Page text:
Collard (a.k.a. collard greens, or collards) is a member of the Brassica family, a genus that contains an enormous number of edible plants, including broccoli, cabbage, and kale (to say nothing of the decorative landscape-plant branch of the family tree). They are prolific in the South, but even here in the Northeast, there was a report of a grower on Cape Cod who was harvesting collards - unprotected from weather - until February one year. Collards are high in vitamin C and soluble fiber, and, man, are they tasty.
Many times, that soluble fiber gets washed down with a little smoked meat, and if you’d like to go that route here, feel free to add cooked bacon or pancetta or sausage during the filling-mixing process. Likewise, if you’d prefer to make your own piecrust rather than use purchased puff pastry, that’s all good, too. And, if kale or chard is your Brassica of choice, go right ahead and substitute those greens for the collards.
Collard Greens Pie:
Serves 8 to 10
1 sheet puff pastry
1/4 cup extra virgin olive oil
1/4 teaspoon crushed red pepper
1 medium onion
2 pounds collard greens, well washed, woody stems removed, and coarsely chopped
1 cup fresh ricotta
1/2 cup Pecorino Romano cheese, plus 1/4 cup for sprinkling over the finished pie
2 eggs, lightly beaten
Freshly ground black pepper
Preheat the oven to 400 degrees. Grease a 9-inch tart pan or pie dish with unsalted butter.
Roll out the puff pastry dough on a lightly floured surface to a 12-inch approximation of a circle (the corners of the once-rectangular sheet are a bit difficult to round, after all). Transfer to the greased tart pan, tucking the dough into the pan and curling the dough edges back over themselves to form a crust. If there are areas that could use a little more crust, simply trim any excess dough (this can usually be found at the corners that we were unable to round out), and patch the dough where desired using a bit of warm water to adhere it to itself. Pierce the bottom surface of the crust all over with a fork. Set the crust masterpiece aside.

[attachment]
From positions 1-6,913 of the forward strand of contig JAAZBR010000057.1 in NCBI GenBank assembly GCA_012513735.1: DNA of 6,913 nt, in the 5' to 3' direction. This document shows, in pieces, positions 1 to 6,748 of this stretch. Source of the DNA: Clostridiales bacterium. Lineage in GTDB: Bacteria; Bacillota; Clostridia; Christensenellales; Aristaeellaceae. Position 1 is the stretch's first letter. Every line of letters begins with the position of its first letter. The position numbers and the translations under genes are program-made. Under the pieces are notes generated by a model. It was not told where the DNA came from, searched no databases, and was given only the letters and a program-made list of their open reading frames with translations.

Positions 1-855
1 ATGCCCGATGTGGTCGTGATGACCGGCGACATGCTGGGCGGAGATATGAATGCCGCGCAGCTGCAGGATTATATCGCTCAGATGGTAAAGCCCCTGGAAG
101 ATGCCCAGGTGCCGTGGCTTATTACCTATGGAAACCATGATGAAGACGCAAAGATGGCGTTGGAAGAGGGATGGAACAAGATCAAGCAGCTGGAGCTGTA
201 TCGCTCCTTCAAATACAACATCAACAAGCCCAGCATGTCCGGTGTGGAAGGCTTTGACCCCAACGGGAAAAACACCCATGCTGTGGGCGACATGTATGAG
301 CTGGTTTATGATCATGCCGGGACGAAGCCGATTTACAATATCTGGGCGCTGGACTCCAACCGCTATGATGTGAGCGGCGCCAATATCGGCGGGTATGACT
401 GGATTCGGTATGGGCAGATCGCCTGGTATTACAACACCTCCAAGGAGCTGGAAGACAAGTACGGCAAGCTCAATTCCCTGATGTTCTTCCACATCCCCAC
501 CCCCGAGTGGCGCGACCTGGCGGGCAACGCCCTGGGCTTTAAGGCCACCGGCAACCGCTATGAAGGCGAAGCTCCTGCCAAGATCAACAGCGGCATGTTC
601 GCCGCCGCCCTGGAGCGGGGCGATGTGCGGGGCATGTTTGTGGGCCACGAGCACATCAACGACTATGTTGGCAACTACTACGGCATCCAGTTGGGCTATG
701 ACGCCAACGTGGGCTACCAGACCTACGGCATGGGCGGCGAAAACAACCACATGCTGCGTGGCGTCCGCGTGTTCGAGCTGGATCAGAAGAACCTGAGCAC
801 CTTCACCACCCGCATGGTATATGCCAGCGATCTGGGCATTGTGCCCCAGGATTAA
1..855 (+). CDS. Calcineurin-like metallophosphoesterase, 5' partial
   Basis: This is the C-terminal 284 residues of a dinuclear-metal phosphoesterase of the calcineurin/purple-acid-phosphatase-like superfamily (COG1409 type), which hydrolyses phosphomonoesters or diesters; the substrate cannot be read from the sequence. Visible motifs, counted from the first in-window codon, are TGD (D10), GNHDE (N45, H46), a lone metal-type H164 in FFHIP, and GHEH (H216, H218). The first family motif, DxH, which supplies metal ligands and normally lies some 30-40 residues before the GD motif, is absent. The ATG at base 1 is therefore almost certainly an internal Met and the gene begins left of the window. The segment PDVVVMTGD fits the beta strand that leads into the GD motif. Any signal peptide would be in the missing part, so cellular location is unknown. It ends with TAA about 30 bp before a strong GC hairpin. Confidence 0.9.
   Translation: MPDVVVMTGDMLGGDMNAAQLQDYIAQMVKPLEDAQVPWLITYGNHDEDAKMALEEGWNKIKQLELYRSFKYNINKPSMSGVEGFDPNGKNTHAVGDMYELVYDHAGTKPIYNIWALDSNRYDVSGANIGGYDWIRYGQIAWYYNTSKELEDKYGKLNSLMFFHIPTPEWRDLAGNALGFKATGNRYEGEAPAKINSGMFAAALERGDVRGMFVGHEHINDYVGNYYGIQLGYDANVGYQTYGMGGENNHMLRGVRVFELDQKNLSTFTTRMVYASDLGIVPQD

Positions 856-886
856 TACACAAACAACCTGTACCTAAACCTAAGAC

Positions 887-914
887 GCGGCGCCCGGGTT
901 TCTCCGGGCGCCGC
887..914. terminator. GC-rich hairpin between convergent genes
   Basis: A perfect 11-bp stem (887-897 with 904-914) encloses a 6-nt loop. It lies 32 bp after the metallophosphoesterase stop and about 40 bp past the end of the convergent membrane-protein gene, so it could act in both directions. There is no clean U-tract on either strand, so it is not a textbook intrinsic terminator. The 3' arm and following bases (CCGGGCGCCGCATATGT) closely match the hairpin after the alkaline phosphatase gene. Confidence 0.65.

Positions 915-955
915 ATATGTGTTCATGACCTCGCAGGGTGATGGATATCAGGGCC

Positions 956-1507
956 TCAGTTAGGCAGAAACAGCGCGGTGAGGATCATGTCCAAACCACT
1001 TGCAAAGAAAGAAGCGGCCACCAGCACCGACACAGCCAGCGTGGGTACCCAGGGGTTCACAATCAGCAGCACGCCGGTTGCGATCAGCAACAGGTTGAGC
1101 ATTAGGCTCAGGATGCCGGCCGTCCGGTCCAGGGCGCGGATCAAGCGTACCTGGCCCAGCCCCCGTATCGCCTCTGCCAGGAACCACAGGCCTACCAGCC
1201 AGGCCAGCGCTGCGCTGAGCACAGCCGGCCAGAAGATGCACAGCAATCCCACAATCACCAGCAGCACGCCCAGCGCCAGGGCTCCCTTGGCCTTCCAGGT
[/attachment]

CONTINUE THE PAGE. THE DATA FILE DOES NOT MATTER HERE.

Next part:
Heat the olive oil in a large skillet or sauté pan over medium heat. Add the onion and crushed red pepper, and sauté until the onion is translucent, 3 to 5 minutes. Add the collards and sauté until they are wilted, 3 to 5 minutes. Remove from the heat, and transfer the mixture to a large mixing bowl.
In a small mixing bowl, combine the ricotta, Pecorino Romano, and eggs, and whisk to blend. Add the cheese mixture to the collards and stir well. Season with salt and pepper. Transfer the greens into the pastry shell, pushing down on the greens to compact them. Have I mentioned that this is a dense pie? Yes. Well, those greens will come right up to the edge of your crust, or pretty darned close to the edge of your crust.
Bake the pie until the crust is golden brown and you can see that the cheese and eggs in the greens are lightly browned on the top of the pie, 40 to 45 minutes. Remove from the oven, and allow the pie to cool for at least 10 minutes before digging in. Sprinkle the remaining Pecorino Romano over the greens, and then cut away.
Copyright 2010 Amy McCoy/Poor Girl Gourmet. All Rights Reserved.
Photo credit: Copyright Amy McCoy. May not be reproduced without permission.